What Does Billionaire Elon Musk Have to Gain From Giving Away Tesla's Patents?

PHOTO: Elon Musk, co-founder and CEO of Tesla Motors, poses with a Tesla during a visit to Amsterdam on January 31, 2014.

Tesla CEO Elon Musk, worth an estimated $8.2 billion according to Forbes, has opened up his electric car company's trove of patents. Doing so allows competing car companies like GM to use Tesla's technology for speedy and arguably sturdy electric cars.

Musk writes in a blog post that the company "felt compelled to create patents out of concern that the big car companies would copy our technology and then use their massive manufacturing, sales and marketing power to overwhelm Tesla."

But, he writes, "The unfortunate reality is the opposite: electric car programs (or programs for any vehicle that doesn’t burn hydrocarbons) at the major manufacturers are small to non-existent, constituting an average of far less than 1 percent of their total vehicle sales."

Tesla holds more than 200 patents, a spokeswoman for Tesla told ABC News.

Ben Kallo, an analyst with Robert W. Baird & Co., said Musk has a vested interest in facilitating the adoption of electric vehicles.

Opening patents could help facilitate the expansion of battery charging infrastructure and ultimately create customers for Tesla's future battery factories, Kallo said.

Tesla has a goal of producing a mass-market electric car in about three years, and the company hopes a large-scale factory will leverage its projected demand for lithium ion batteries to reduce their cost.

"Given that annual new vehicle production is approaching 100 million per year and the global fleet is approximately 2 billion cars, it is impossible for Tesla to build electric cars fast enough to address the carbon crisis," Musk wrote in his blog today.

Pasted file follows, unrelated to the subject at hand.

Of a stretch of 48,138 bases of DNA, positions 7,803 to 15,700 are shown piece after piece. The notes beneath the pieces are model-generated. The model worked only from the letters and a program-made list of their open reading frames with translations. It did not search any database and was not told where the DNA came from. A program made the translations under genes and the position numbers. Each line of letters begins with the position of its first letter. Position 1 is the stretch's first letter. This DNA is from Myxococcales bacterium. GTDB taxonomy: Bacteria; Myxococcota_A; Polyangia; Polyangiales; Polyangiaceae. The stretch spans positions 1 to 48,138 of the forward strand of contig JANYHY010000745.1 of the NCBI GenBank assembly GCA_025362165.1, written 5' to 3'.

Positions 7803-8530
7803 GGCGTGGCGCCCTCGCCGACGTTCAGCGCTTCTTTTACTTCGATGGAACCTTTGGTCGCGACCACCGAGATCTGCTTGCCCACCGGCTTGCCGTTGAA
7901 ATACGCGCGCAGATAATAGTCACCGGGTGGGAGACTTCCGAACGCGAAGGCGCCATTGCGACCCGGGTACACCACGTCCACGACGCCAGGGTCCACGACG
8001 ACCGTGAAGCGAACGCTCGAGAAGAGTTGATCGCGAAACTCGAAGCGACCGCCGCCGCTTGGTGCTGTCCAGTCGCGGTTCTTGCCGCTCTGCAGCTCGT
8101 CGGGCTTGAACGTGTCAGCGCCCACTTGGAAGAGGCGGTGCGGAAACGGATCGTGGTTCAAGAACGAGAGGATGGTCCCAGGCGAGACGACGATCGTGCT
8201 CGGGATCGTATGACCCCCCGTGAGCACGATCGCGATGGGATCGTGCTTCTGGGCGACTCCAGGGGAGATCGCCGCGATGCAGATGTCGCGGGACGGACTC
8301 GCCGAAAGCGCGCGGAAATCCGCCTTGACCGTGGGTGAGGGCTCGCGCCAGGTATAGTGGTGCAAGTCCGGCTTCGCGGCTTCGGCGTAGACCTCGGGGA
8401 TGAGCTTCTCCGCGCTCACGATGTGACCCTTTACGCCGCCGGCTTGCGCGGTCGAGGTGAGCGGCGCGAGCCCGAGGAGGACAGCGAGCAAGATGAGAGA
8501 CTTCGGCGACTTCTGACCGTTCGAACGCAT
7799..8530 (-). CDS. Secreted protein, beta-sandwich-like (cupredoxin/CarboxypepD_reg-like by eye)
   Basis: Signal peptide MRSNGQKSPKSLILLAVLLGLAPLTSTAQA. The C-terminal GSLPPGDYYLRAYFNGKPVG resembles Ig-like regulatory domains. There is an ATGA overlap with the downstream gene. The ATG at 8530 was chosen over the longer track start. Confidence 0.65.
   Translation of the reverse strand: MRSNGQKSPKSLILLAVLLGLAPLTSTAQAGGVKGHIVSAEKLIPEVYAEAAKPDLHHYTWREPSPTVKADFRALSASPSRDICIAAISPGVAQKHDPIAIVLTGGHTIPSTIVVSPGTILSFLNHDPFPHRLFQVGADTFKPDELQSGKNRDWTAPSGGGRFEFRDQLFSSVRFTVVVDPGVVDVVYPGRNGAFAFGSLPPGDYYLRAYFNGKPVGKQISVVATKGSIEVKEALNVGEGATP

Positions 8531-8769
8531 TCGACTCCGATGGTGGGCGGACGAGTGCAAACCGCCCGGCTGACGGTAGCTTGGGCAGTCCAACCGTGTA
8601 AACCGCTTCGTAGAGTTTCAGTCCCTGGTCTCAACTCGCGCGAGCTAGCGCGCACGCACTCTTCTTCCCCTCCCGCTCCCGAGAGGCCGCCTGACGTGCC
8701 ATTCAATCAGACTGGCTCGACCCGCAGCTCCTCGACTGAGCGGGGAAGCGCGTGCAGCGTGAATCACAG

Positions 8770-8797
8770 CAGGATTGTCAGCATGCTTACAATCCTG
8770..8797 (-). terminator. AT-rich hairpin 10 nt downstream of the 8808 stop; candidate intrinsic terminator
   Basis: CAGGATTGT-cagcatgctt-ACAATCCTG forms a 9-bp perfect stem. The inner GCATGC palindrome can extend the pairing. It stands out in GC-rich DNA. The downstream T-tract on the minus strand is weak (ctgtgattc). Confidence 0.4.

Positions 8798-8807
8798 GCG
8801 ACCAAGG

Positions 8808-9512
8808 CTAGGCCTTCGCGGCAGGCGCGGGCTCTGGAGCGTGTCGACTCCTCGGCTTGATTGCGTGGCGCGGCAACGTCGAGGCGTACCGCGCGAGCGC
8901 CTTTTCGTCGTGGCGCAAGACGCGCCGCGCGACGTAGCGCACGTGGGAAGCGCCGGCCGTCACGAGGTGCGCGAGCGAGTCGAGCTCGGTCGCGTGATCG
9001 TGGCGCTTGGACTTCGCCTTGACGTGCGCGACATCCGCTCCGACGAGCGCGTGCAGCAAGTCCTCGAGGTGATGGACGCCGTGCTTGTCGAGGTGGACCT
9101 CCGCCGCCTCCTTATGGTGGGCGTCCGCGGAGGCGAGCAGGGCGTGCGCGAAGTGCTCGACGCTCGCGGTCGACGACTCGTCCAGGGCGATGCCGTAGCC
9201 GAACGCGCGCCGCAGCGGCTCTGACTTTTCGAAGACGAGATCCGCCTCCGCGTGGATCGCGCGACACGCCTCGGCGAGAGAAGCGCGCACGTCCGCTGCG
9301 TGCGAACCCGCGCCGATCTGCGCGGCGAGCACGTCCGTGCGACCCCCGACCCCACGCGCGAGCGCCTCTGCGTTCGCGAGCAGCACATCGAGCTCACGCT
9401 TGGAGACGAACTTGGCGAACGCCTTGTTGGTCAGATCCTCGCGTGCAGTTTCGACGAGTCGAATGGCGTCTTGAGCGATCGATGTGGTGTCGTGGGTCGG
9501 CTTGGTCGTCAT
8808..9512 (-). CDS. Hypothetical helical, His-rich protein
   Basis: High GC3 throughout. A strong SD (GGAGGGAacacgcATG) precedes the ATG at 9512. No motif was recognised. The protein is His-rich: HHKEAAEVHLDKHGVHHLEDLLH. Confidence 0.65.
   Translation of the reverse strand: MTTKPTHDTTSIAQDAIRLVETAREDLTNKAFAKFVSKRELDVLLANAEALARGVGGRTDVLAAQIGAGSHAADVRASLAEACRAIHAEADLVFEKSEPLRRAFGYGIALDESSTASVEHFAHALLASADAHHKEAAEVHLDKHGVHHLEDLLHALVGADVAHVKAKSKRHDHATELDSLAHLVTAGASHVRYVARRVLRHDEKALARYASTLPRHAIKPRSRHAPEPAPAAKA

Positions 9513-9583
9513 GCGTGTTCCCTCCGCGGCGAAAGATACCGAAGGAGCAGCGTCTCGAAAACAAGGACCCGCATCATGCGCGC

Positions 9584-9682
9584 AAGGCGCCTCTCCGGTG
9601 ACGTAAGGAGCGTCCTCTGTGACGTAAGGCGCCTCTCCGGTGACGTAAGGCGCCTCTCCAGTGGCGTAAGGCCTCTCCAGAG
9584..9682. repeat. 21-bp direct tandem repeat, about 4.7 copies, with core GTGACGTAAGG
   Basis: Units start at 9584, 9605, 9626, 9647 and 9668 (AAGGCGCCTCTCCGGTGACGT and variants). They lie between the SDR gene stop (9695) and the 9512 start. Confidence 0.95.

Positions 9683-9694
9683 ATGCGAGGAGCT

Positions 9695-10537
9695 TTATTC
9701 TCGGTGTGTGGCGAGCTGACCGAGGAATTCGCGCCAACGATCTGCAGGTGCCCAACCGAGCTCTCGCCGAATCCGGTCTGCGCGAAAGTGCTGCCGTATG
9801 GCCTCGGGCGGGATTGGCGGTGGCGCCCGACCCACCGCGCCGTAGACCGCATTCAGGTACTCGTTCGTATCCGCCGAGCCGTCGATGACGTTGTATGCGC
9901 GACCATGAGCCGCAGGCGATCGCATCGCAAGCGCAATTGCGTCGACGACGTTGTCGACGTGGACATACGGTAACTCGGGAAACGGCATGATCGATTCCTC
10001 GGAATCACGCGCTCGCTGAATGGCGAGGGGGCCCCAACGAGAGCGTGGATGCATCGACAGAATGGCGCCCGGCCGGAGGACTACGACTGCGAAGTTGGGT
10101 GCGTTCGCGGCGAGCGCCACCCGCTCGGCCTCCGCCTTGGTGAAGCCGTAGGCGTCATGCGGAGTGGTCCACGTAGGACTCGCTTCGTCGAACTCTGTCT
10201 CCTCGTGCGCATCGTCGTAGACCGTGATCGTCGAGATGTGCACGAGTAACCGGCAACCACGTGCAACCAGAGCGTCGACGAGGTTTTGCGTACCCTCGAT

Tesla projects that it will produce about 500,000 Tesla vehicles by 2020.

And who will produce the batteries for these cars and, say, other electric cars?

States are vying to host Tesla's $5 billion "Gigafactory" for battery kits. Competing states include Nevada, Arizona, New Mexico and Texas.

Read More: Tesla Customers Reach Cult-Level Status

Musk writes, "Our true competition is not the small trickle of non-Tesla electric cars being produced, but rather the enormous flood of gasoline cars pouring out of the world’s factories every day."

Tesla might also benefit from increased use of its Tesla Superchargers, which allow Model S owners to travel for free between cities along well-traveled highways in North America, Europe and Asia and charge in as few as 20 minutes.

A large corporation's introduction of "open-source" patents is not entirely novel, though it is for a car company. Unlike Tesla, Toyota Motor has licensed some hybrid-electric technology to General Motors and Ford Motor, Forbes points out.

Last year, GE, which traces its roots to Thomas Edison and is based in Fairfield, Conn., opened some of its patent trove to inventors of Quirky, an invention company based in New York City.

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